world is wrong (as usual).

-sw
  #9 (permalink)  
Old 07-04-2009, 04:02 AM posted to rec.food.cooking
external usenet poster
 
Posts: 23,433
Default REQUEST: Clay Pot Chicken

"Paul M. Cook" wrote:

"cshenk" wrote in message
...

I have only vague recollections of soaking them in water or something
before use (things others have mentioned).


That is not what is meant by clay pot cooking. In Chinese cuisine it refers
to a cooking method common to the Yunnan province hence the other term
Yunnan pot cooking.


You are so full of shit it's coming out of your ears.

Did you just make up all these jems of misinformation? You and
Sheldon ought to be arguing over this stuff. You could be the other
two guest 'celebrities' on the show "Liar's Club".

-sw
  #10 (permalink)  
Old 07-04-2009, 04:11 AM posted to rec.food.cooking
external usenet poster
 
Posts: 5,017
Default REQUEST: Clay Pot Chicken


"Bob Terwilliger" wrote in message
...
Paul wrote about Chinese claypots:

The whole reason they have a steam chimney in the center is because it is
meant for STEAMING. Have you ever even seen one? I don't think you
have.
Googe Yunnan pot.

Moron.


A claypot is not the same as a Yunnan pot. It doesn't have a steam chimney
in the center. Here, take a look:

http://www.chinesefooddiy.com/images/Clay-Pot-5.jpg

Have you ever seen one? I don't think you have.


Looks familiar. How would you use it to cook if you had no oven? It would
work great as a cooking vessel but they didn't have ovens in China for a
couple of thousand years.

Now apologize for being such a jerk.


Nope. Wertz shoots off his damn mouth all the damn time and he hasn't got a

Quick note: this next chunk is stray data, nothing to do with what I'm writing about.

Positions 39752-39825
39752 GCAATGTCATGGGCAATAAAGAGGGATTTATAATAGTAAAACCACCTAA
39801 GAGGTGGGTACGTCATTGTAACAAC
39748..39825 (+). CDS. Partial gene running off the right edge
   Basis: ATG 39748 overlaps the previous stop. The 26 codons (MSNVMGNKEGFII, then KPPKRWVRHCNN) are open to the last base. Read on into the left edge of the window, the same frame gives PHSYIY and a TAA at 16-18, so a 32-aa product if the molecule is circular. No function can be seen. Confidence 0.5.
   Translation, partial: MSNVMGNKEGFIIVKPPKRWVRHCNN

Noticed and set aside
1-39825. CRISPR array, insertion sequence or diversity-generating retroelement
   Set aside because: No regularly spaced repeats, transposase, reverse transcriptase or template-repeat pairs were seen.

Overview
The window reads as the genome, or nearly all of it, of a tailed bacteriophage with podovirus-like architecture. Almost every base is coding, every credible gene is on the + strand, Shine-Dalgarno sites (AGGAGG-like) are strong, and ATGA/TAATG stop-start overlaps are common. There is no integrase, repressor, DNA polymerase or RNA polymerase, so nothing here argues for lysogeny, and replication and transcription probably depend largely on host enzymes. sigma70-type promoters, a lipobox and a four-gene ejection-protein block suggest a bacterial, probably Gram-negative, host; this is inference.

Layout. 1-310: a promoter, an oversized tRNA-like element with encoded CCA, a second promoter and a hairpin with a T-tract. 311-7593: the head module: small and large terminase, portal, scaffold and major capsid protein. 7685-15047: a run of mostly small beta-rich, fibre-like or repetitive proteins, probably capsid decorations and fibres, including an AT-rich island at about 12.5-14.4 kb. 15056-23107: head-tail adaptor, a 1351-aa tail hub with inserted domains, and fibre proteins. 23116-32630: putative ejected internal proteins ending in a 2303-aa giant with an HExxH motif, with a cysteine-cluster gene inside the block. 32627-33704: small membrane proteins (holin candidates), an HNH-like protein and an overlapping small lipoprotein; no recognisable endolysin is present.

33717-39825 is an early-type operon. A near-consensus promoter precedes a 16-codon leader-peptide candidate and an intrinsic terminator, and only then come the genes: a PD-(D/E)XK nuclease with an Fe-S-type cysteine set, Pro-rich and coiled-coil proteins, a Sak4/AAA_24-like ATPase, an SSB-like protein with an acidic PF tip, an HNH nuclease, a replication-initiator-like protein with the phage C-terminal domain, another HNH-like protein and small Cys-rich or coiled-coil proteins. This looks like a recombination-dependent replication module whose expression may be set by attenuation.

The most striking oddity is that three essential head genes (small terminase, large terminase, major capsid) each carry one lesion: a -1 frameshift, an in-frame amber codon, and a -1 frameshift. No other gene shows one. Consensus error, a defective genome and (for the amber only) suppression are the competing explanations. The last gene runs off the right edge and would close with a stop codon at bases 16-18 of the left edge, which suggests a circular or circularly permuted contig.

clue what he's talking about. If doing a sinple Google search is too much
work he can just kiss my ass.

Paul


  #11 (permalink)  
Old 07-04-2009, 04:15 AM posted to rec.food.cooking
external usenet poster
 
Posts: 5,017
Default REQUEST: Clay Pot Chicken


"Sqwertz" wrote in message
...
"Paul M. Cook" wrote:

"cshenk" wrote in message
...

I have only vague recollections of soaking them in water or something
before use (things others have mentioned).


That is not what is meant by clay pot cooking. In Chinese cuisine it
refers
to a cooking method common to the Yunnan province hence the other term
Yunnan pot cooking.


You are so full of shit it's coming out of your ears.


Got the day off flaming other newsgroups, Mr. lame-ass of a thousand
aliases?

Did you just make up all these jems of misinformation? You and
Sheldon ought to be arguing over this stuff. You could be the other
two guest 'celebrities' on the show "Liar's Club".


How about you go steal something out of somebody's shopping cart again to
heal your bruised ego? Loser. And learn to cook. It's not like you'll
ever have a woman to do it for you.

Paul


  #12 (permalink)  
Old 07-04-2009, 04:22 AM posted to rec.food.cooking
external usenet poster
 
Posts: 5,017
Default REQUEST: Clay Pot Chicken


"Swertz" wrote in message
...
"Paul M. Cook" wrote:

"Sqwertz" wrote in message
...
"Paul M. Cook" wrote:

"Hoges in WA" wrote in message
...
Hi

Anyone have a recipe for Claypot chicken with straw mushrooms?